Readers may recall a powerful scene from “The Search for Satan” which showed Shanley seated in a large, crowded church sanctuary as the pastor supposedly told his congregation: “In April of 1989, satanism came out of the closet for all of us to see it in all of its ugliness. The satan worshippers that pose the greatest threat to our society are the secret splinter groups, scores of clandestine groups are meeting right here in our neighborhood and the amount of activity is on the rapid increase…”

Under cross-examination, Shanley testified that she had never attended this church. The scene was not labeled as a re-enactment.

The Guidelines say that producers “will exercise extreme care in checking the accuracy and credibility of all information they receive, especially as it may relate to accusations of wrongdoing.”

During her final day on the witness stand, Shanley testified that she now views her hospital treatment as “worse than it was” and that, at some future time, and she might “testify differently” regarding her hospitalization experiences.
In response, the defense stood to object, “But Ms. Shanley, these defendants are facing prison terms.”

For reasons that remain unexplained, PBS pulled “The Search for Satan” from its mail order list.

The ISSD Responds to “The Search for Satan”

The International Society for the Study of Dissociation (ISSD) issued a statement in December 1995 in response to the film’s characterization of the diagnosis and treatment of MPD (now referred to as Dissociative Identity Disorder [DID]).

“The majority of people who suffer from Dissociative Identity Disorder are not diagnosed impulsively or capriciously, as was implied by this Frontline segment . . . Research has documented that, on average, people with Dissociative Identity Disorder have spent seven years in the mental health system before the diagnosis is recognized and maximally effective treatment can be provided . . . Although some persons with Dissociative Identity Disorder allege that they experienced ritual abuse during childhood, most do not make allegations of this kind, as was implied by this segment of Frontline . . . The ISSD strongly discourages therapists and members of the media from sensationalizing the diagnosis of Dissociative Identity Disorder and from publicly appearing with, portraying, or otherwise exploiting individuals who suffer from this painful disorder. We urge the media to educate the public by presenting scientific information on this and all mental illnesses in a balanced and responsible manner.”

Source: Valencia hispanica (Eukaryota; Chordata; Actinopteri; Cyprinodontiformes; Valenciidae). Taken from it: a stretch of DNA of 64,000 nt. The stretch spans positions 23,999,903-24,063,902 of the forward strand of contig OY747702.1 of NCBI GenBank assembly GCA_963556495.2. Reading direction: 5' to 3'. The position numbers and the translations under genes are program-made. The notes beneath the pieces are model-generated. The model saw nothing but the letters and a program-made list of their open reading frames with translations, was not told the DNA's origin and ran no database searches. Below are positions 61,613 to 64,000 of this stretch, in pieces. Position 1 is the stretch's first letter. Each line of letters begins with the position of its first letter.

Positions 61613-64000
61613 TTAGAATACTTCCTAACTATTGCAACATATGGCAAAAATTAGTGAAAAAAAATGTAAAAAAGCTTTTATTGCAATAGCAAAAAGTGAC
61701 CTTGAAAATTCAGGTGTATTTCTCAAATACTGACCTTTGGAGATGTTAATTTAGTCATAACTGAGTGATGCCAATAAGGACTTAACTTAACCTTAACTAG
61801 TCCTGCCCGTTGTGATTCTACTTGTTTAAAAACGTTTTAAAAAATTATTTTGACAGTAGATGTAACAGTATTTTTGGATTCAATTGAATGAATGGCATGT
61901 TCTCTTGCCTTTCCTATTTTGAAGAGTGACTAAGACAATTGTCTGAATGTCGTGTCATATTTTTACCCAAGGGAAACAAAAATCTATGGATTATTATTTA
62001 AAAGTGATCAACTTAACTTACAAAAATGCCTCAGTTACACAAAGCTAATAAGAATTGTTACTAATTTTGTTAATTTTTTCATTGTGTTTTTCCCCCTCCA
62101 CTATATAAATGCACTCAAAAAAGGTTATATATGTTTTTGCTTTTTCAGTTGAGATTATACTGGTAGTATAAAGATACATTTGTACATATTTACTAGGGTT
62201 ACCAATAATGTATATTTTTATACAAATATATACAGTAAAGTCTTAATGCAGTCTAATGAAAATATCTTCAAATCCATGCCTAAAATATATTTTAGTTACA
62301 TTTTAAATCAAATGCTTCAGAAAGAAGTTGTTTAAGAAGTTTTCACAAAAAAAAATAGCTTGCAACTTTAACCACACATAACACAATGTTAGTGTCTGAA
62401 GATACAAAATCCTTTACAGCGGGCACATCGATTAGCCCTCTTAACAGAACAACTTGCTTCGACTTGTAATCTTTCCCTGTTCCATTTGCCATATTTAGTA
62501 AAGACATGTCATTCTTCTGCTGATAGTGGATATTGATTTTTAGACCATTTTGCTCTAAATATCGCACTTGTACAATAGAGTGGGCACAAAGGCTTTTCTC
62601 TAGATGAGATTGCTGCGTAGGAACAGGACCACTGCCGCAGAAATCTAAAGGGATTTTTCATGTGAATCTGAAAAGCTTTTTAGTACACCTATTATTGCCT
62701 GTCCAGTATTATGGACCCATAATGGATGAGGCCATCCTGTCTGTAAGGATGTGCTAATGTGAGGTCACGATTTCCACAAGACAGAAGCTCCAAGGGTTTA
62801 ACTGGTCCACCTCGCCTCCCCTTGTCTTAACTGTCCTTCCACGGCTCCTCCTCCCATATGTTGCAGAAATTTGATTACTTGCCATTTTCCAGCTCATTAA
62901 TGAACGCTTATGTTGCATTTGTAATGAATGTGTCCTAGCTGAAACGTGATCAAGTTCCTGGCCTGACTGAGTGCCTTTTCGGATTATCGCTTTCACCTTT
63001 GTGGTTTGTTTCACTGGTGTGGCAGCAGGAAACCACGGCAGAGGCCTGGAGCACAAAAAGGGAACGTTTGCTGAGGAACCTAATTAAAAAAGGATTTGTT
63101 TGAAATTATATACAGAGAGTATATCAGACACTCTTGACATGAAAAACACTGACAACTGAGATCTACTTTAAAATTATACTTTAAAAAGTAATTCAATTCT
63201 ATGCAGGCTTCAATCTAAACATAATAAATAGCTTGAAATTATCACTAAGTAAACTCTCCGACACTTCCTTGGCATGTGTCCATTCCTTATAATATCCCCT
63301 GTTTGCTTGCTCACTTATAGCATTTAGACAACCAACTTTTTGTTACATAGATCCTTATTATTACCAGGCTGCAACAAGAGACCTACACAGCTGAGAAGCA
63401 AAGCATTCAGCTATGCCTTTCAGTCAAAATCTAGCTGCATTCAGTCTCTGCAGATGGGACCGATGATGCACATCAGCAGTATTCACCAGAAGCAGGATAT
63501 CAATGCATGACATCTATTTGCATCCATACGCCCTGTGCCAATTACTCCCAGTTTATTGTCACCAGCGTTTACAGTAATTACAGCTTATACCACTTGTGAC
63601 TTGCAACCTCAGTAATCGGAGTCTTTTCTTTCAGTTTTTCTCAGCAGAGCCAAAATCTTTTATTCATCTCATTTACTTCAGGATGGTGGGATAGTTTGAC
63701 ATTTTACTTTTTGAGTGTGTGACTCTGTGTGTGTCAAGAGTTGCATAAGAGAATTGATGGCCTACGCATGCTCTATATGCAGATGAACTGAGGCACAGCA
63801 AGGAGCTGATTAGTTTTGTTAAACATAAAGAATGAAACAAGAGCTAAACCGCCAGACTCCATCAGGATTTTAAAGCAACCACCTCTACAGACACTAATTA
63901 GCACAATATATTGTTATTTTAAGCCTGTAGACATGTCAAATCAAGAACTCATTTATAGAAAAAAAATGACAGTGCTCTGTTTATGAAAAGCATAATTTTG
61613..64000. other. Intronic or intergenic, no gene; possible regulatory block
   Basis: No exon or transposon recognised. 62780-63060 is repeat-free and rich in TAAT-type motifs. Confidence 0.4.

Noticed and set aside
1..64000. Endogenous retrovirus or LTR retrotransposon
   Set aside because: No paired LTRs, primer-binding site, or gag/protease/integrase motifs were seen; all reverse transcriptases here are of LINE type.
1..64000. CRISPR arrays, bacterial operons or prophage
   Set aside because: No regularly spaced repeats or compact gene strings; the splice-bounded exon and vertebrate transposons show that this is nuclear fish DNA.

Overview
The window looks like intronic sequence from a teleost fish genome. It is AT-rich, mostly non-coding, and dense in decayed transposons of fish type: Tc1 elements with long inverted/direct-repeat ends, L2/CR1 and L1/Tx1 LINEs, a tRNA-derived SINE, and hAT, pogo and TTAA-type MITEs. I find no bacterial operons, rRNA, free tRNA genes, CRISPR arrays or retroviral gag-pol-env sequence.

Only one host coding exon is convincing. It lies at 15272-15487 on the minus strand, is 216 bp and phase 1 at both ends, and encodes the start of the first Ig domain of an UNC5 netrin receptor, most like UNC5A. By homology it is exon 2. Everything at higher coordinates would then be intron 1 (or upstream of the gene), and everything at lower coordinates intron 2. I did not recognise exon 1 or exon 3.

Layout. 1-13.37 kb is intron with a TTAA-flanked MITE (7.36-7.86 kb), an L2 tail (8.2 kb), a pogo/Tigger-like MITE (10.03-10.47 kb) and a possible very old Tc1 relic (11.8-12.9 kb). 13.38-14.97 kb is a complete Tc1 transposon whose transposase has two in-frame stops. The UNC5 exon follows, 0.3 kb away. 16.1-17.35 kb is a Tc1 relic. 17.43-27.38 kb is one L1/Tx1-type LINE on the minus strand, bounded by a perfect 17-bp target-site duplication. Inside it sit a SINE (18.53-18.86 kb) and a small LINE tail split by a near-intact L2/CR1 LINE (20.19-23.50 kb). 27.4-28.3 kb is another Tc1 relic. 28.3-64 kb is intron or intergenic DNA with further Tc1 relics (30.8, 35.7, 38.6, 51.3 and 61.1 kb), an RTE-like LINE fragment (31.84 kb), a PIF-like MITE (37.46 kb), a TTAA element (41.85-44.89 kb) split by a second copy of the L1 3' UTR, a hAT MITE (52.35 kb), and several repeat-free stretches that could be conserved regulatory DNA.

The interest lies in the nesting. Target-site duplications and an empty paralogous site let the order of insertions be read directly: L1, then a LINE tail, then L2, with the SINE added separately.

Co-producer Ofra Bikel Responds

Producer Bikel posted her response on the WITCHHNT listserve on January 3, 1996.

“I have made a point not to get involved in the arcane arguments among the various therapists, or schools of therapy, regarding my programs “Divided Memories” and “The Search for Satan.” But now that the ISSD official ‘response’ to my last program has appeared on the Internet, looking as if it sprang right out of Alice in Wonderland, I would like to say a few words about it . . . The program “In Search of Satan” [sic] was about two specific cases: two women, their children, and their therapists. The three therapists [Braun, Sachs, Peterson] were named repeatedly, as were their hospitals. . . . If I understand what I read correctly, it is supposedly a response to what the program ‘misleadingly implied’. But the program did not imply anything other than what it reported, and any answer to it must deal with the facts it exposed, before launching into their perceived implications . . . But a lofty declaration of principles and aspirations, cloaked as a damning response to myself and Frontline, while avoiding every single fact the program brought up, seems to me self-serving and cowardly.”

CONCLUSION

Dramatics accounts of satanic ritual abuse and years of “bad therapy” have caught the attention of the media. However, presenting uncorroborated claims as fact and failing to check an interviewee’s credibility cannot be excused on any grounds.

REFERENCES

Crook, L. (1996). Smoke and mirrors. Treating Abuse Today, 5(6) & (6)1, 87-93.

Guidelines on journalistic standards and practices. (1996, February). Frontline. Boston: WGBH.

Smith, M. (1998, October 9). Former patient can’t attribute false memories to therapy. Houston Chronicle. Online at: http://www.chron.com/CDA/archives/archive.mpl?id=1998_3088693